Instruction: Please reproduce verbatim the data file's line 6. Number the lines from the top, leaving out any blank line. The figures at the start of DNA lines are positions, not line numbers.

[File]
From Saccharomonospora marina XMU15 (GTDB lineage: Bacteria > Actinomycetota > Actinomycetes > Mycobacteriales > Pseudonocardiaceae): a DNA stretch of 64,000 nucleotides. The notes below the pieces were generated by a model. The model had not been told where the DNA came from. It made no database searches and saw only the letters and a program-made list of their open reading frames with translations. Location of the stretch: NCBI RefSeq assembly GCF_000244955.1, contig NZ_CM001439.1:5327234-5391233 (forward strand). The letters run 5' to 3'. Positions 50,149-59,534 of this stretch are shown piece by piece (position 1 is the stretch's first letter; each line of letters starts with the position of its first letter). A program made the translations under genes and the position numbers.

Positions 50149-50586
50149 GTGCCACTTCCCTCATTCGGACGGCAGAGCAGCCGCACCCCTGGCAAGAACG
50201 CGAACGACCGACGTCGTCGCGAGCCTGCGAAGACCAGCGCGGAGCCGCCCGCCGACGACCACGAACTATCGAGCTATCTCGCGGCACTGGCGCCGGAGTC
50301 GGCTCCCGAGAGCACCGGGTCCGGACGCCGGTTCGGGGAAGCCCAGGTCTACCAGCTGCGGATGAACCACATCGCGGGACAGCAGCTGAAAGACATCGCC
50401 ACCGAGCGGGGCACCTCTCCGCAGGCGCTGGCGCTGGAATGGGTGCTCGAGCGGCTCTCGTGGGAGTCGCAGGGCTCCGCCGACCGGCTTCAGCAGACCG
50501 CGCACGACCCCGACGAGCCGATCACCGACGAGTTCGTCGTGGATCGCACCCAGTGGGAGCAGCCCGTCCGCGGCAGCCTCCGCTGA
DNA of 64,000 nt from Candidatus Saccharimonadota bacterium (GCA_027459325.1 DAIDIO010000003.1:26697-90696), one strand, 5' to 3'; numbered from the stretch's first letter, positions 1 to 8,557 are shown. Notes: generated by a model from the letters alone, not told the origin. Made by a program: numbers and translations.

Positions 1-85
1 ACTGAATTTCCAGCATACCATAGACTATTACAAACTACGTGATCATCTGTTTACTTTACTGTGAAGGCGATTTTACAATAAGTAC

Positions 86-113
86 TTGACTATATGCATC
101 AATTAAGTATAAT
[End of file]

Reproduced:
50401 ACCGAGCGGGGCACCTCTCCGCAGGCGCTGGCGCTGGAATGGGTGCTCGAGCGGCTCTCGTGGGAGTCGCAGGGCTCCGCCGACCGGCTTCAGCAGACCG